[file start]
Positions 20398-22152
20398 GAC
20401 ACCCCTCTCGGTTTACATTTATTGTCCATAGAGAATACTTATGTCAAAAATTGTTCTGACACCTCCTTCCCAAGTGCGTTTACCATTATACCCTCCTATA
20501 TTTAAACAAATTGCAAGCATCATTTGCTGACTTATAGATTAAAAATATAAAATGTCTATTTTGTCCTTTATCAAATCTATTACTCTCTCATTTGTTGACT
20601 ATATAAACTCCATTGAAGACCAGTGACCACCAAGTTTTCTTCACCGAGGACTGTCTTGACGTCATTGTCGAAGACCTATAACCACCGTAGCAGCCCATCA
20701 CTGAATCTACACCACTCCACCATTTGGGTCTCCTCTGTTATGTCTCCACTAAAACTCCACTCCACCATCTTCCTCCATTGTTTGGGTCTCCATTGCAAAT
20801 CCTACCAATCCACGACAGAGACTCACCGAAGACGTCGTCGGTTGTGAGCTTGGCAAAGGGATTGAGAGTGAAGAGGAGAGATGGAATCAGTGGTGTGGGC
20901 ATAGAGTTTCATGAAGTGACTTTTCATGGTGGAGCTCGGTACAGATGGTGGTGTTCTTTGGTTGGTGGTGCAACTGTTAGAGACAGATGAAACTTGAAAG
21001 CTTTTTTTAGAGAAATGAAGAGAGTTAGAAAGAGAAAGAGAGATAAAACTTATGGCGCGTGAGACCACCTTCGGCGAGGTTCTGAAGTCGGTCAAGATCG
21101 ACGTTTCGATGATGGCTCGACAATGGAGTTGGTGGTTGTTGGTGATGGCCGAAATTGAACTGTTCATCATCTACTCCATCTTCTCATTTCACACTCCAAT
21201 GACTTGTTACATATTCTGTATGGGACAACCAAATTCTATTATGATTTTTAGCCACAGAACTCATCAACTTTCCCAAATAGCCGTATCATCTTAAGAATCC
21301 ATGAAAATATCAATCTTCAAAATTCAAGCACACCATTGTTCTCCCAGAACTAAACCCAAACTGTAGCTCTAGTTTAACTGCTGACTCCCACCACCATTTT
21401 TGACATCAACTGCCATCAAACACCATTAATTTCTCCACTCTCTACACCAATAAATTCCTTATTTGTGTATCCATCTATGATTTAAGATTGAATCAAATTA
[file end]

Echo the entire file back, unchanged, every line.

Positions 20398-22152
20398 GAC
20401 ACCCCTCTCGGTTTACATTTATTGTCCATAGAGAATACTTATGTCAAAAATTGTTCTGACACCTCCTTCCCAAGTGCGTTTACCATTATACCCTCCTATA
20501 TTTAAACAAATTGCAAGCATCATTTGCTGACTTATAGATTAAAAATATAAAATGTCTATTTTGTCCTTTATCAAATCTATTACTCTCTCATTTGTTGACT
20601 ATATAAACTCCATTGAAGACCAGTGACCACCAAGTTTTCTTCACCGAGGACTGTCTTGACGTCATTGTCGAAGACCTATAACCACCGTAGCAGCCCATCA
20701 CTGAATCTACACCACTCCACCATTTGGGTCTCCTCTGTTATGTCTCCACTAAAACTCCACTCCACCATCTTCCTCCATTGTTTGGGTCTCCATTGCAAAT
20801 CCTACCAATCCACGACAGAGACTCACCGAAGACGTCGTCGGTTGTGAGCTTGGCAAAGGGATTGAGAGTGAAGAGGAGAGATGGAATCAGTGGTGTGGGC
20901 ATAGAGTTTCATGAAGTGACTTTTCATGGTGGAGCTCGGTACAGATGGTGGTGTTCTTTGGTTGGTGGTGCAACTGTTAGAGACAGATGAAACTTGAAAG
21001 CTTTTTTTAGAGAAATGAAGAGAGTTAGAAAGAGAAAGAGAGATAAAACTTATGGCGCGTGAGACCACCTTCGGCGAGGTTCTGAAGTCGGTCAAGATCG
21101 ACGTTTCGATGATGGCTCGACAATGGAGTTGGTGGTTGTTGGTGATGGCCGAAATTGAACTGTTCATCATCTACTCCATCTTCTCATTTCACACTCCAAT
21201 GACTTGTTACATATTCTGTATGGGACAACCAAATTCTATTATGATTTTTAGCCACAGAACTCATCAACTTTCCCAAATAGCCGTATCATCTTAAGAATCC
21301 ATGAAAATATCAATCTTCAAAATTCAAGCACACCATTGTTCTCCCAGAACTAAACCCAAACTGTAGCTCTAGTTTAACTGCTGACTCCCACCACCATTTT
21401 TGACATCAACTGCCATCAAACACCATTAATTTCTCCACTCTCTACACCAATAAATTCCTTATTTGTGTATCCATCTATGATTTAAGATTGAATCAAATTA